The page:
15. BOADWAY, R. & MARCHAND, M. & PESTIEAU, P. & del MAR RACIONERO, M., 2001. "Optimal redistribution with heterogeneous preferences for leisure," CORE Discussion Papers 2001025, Université catholique de Louvain, Center for Operations Research and Econometrics (CORE).
    16. Charness, Gary & Rabin, Matthew, 2002. "Understanding Social Preferences with Simple Tests," Department of Economics, Working Paper Series qt3d04q5sm, Department of Economics, Institute for Business and Economic Research, UC Berkeley.
    17. James Konow, 2000. "Fair Shares: Accountability and Cognitive Dissonance in Allocation Decisions," American Economic Review, American Economic Association, vol. 90(4), pages 1072-1091, September.
    18. Anthony Downs, 1957. "An Economic Theory of Political Action in a Democracy," Journal of Political Economy, University of Chicago Press, vol. 65, pages 135.
    19. Schokkaert, Erik & Van de gaer, Dirk & Vandenbroucke, Frank & Luttens, Roland Iwan, 2004. "Responsibility sensitive egalitarianism and optimal linear income taxation," Mathematical Social Sciences, Elsevier, vol. 48(2), pages 151-182, September.
    20. La Ferrara, Eliana & Alesina, Alberto, 2005. "Preferences for Redistribution in the Land of Opportunities," Scholarly Articles 4552533, Harvard University Department of Economics.
    21. Tyran, Jean-Robert & Sausgruber, Rupert, 2006. "A little fairness may induce a lot of redistribution in democracy," European Economic Review, Elsevier, vol. 50(2), pages 469-485, February.
    22. Jacob L. Vigdor, 2006. "Fifty Million Voters Can't Be Wrong: Economic Self-Interest and Redistributive Politics," NBER Working Papers 12371, National Bureau of Economic Research, Inc.
    23. Fehr, Ernst & Schmidt, Klaus M., 1999. "A theory of fairness, competition, and cooperation," Munich Reprints in Economics 20650, University of Munich, Department of Economics.
    24. Christina M. Fong, 2007. "Evidence from an Experiment on Charity to Welfare Recipients: Reciprocity, Altruism and the Empathic Responsiveness Hypothesis," Economic Journal, Royal Economic Society, vol. 117(522), pages 1008-1024, 07.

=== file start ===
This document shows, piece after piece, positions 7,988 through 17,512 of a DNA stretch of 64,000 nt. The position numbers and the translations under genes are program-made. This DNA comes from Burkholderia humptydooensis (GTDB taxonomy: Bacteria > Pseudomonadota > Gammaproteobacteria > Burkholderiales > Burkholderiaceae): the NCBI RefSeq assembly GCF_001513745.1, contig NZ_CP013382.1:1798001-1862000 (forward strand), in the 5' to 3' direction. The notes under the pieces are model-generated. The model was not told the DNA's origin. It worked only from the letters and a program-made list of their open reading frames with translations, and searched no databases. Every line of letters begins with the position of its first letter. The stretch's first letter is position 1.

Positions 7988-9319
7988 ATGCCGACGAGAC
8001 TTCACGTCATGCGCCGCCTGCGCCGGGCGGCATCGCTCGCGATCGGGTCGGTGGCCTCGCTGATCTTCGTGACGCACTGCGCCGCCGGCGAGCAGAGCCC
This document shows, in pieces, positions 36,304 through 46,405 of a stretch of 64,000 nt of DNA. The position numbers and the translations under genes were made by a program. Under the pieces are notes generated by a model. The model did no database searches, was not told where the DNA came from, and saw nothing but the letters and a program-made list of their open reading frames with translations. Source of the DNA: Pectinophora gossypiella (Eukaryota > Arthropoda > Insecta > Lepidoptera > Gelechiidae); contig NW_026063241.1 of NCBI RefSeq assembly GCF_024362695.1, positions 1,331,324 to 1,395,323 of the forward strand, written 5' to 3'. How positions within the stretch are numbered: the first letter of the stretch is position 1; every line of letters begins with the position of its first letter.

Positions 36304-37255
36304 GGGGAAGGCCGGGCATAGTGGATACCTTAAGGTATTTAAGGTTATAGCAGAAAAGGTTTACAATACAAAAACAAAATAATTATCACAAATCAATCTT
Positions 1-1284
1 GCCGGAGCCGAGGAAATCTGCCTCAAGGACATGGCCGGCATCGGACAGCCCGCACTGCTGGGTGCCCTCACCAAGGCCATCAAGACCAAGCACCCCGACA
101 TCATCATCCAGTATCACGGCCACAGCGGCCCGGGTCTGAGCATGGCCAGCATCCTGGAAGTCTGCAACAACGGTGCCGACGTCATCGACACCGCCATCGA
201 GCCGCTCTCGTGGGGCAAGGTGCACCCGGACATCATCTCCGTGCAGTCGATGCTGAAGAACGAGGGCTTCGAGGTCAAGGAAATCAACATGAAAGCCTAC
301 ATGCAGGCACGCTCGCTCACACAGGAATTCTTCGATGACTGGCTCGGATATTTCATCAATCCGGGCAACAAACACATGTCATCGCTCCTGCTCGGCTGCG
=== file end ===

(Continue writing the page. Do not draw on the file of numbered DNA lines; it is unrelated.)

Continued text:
25. Meltzer, Allan H & Richard, Scott F, 1981. "A Rational Theory of the Size of Government," Journal of Political Economy, University of Chicago Press, vol. 89(5), pages 914-27, October.
    26. Fong, Christina, 2001. "Social preferences, self-interest, and the demand for redistribution," Journal of Public Economics, Elsevier, vol. 82(2), pages 225-246, November.
    27. Alexander W. Cappelen & Astri D. Hole & Erik Ø. Sørensen & Bertil Tungodden, 2005. "The Pluralism of Fairness Ideals: An Experimental Approach," CESifo Working Paper Series 1611, CESifo Group Munich.
    28. Aaron Edlin & Andrew Gelman & Noah Kaplan, 2007. "Voting as a Rational Choice: Why and How People Vote to Improve the Well-Being of Others," NBER Working Papers 13562, National Bureau of Economic Research, Inc.
    29. Fields, Gary S & Ok, Efe A, 1999. "Measuring Movement of Incomes," Economica, London School of Economics and Political Science, vol. 66(264), pages 455-71, November.
    Full references (including those not matched with items on IDEAS)

    This item is not listed on Wikipedia, on a reading list or among the top items on IDEAS.

    When requesting a correction, please mention this item's handle: RePEc:rug:rugwps:08/531. See general information about how to correct material in RePEc.

    For technical questions regarding this item, or to correct its authors, title, abstract, bibliographic or download information, contact: (Nathalie Verhaeghe)

    If you have authored this item and are not yet registered with RePEc, we encourage you to do it here. This allows to link your profile to this item. It also allows you to accept potential citations to this item that we are uncertain about.

    If references are entirely missing, you can add them using this form.

    If the full references list an item that is present in RePEc, but the system did not link to it, you can help with this form.

    If you know of missing items citing this one, you can help us creating those links by adding the relevant references in the same way as above, for each refering item. If you are a registered author of this item, you may also want to check the "citations" tab in your profile, as there may be some citations waiting for confirmation.

    Please note that corrections may take a couple of weeks to filter through the various RePEc services.

    This information is provided to you by IDEAS at the Research Division of the Federal Reserve Bank of St. Louis using RePEc data.